but I digress...what I really mean to say is I firmly believe that innovations will come from cross-disciplinary dialogue. You are so very welcome to our community, please share your insights from your perspective.

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sylvieJ
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Re: Interpreting these results

Postby sylvieJ » Fri Nov 17, 2017 2:53 pm

Hello Butima
and welcome to the forum!

We are happy that you found this community.

I believe reading Dr Dale Bredesen's book is another good start as suggested.

There are many experienced members in this community who have a wealth of knowledge and experience. I'm happy that Stavia has already given you some information to consider. Please reach out and post your questions. We are all here to share and support.

Many regards
Sylvie

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Re: Interpreting these results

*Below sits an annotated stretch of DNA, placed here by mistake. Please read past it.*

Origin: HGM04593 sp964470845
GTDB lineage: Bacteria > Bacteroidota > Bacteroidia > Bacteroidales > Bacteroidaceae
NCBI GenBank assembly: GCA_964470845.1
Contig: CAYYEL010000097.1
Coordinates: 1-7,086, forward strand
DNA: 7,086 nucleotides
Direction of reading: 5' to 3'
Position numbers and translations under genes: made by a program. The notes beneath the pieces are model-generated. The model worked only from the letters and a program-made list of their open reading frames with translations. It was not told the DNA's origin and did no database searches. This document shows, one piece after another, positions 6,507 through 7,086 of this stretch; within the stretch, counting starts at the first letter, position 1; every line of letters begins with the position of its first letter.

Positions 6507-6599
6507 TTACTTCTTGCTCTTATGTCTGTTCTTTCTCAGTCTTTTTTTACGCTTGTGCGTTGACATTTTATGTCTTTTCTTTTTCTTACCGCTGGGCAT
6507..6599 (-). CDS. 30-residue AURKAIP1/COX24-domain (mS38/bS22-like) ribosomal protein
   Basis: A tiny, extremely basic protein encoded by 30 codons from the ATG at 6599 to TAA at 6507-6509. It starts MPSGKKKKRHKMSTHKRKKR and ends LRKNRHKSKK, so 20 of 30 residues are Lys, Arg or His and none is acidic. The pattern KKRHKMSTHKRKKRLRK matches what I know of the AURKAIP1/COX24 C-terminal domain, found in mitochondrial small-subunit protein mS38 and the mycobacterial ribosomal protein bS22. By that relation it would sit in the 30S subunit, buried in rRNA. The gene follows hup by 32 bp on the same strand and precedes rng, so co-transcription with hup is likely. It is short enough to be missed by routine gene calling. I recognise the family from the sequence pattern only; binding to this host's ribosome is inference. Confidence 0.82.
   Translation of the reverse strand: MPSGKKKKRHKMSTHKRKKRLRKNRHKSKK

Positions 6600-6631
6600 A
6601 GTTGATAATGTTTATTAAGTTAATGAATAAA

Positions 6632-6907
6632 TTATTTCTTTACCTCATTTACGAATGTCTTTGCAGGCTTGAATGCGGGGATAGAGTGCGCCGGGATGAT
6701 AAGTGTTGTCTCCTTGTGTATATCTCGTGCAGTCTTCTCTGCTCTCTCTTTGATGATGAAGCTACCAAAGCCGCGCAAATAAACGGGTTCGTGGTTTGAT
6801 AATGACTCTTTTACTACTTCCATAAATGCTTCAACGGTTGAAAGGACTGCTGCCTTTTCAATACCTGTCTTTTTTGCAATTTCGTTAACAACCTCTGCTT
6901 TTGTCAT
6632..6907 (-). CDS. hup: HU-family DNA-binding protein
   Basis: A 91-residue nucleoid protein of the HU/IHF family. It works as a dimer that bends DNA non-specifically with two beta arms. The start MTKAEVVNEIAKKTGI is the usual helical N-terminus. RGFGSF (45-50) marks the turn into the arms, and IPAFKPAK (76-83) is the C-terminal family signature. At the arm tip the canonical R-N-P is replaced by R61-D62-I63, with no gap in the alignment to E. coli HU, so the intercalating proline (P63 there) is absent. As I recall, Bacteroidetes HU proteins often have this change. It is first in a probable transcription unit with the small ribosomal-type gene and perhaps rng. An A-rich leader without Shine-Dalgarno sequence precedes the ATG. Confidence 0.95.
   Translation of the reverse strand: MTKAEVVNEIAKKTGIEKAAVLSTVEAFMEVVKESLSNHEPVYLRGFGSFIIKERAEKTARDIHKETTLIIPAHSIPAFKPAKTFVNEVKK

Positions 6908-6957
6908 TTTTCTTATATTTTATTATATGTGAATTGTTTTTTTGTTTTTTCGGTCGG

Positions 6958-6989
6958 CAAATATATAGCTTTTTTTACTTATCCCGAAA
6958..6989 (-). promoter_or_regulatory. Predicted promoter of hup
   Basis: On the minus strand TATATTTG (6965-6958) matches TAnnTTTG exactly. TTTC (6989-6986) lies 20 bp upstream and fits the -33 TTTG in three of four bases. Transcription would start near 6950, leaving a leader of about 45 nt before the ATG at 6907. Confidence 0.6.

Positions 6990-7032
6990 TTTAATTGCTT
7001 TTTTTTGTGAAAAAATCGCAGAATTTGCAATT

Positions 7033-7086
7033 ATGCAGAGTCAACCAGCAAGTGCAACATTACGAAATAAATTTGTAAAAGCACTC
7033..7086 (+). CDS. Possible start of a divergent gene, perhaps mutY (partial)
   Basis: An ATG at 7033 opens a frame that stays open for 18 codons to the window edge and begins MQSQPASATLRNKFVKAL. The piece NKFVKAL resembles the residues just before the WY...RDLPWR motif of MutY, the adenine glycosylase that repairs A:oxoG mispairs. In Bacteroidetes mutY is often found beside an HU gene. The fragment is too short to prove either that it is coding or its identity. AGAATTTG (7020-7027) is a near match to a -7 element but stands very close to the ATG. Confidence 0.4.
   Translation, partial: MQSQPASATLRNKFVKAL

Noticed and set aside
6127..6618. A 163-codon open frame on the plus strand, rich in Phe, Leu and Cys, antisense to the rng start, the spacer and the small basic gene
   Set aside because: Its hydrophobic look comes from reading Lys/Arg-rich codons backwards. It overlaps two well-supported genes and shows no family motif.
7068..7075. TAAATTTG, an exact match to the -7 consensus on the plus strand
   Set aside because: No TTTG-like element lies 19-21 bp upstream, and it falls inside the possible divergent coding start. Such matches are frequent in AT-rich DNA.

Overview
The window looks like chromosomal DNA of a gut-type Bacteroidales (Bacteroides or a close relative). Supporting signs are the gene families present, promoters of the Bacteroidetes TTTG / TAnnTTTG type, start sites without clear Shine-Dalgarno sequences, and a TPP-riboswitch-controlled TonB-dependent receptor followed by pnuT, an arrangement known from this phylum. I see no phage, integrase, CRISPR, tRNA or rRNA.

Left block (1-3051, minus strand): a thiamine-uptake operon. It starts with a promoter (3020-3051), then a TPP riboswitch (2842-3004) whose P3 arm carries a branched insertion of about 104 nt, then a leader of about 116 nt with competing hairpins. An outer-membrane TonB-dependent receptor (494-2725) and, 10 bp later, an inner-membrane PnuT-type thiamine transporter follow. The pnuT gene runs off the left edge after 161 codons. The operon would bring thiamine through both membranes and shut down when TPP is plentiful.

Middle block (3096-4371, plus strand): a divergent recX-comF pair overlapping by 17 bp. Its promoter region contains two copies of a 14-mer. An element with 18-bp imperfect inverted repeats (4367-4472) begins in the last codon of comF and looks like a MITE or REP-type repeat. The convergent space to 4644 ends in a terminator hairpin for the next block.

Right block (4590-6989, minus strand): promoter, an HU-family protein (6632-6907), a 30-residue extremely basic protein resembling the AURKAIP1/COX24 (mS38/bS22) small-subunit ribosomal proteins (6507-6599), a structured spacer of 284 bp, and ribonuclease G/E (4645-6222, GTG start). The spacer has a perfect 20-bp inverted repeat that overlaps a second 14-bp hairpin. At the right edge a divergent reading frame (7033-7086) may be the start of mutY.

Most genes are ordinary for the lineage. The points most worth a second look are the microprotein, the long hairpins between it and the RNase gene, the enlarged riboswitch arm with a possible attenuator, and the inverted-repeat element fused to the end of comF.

Postby butimaprofessor » Thu Nov 23, 2017 8:11 pm

I've been chewing this around in my brain and I realize I kind of want to talk to a doctor about this. What kind of doctor should I talk to? A general practitioner? A geneticist? Are there things I should worry about like for example my insurance company knowing I know this about myself? Could that hurt me in the future?

I honestly wish I didn't know I was 4/4. It seems like I can't do much with this information, really, and like all it does is open up new questions. Like, I am single. Do I have to tell people I'm dating about my status? When? Can I keep it to myself?

I feel pretty fine with the stuff in my control like diet and exercise, but the interpersonal parts feel very overwhelming.

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Re: Interpreting these results

Postby Stavia » Fri Nov 24, 2017 12:28 am

I'd personally not tell non-medical people until I had got my head around it all. And frankly, most general practitioner doctors will not even know the gene exists.
Most of us arrived on the forum looking for support that we did not get from our doctors and specialists.
And careful about what may go on your record. Despite me asking my GP not to write anything down in my notes (when I went to him in panic 4 1/2 years ago) he did, and it nearly stopped me changing my life insurance policy to a different kind of policy recently.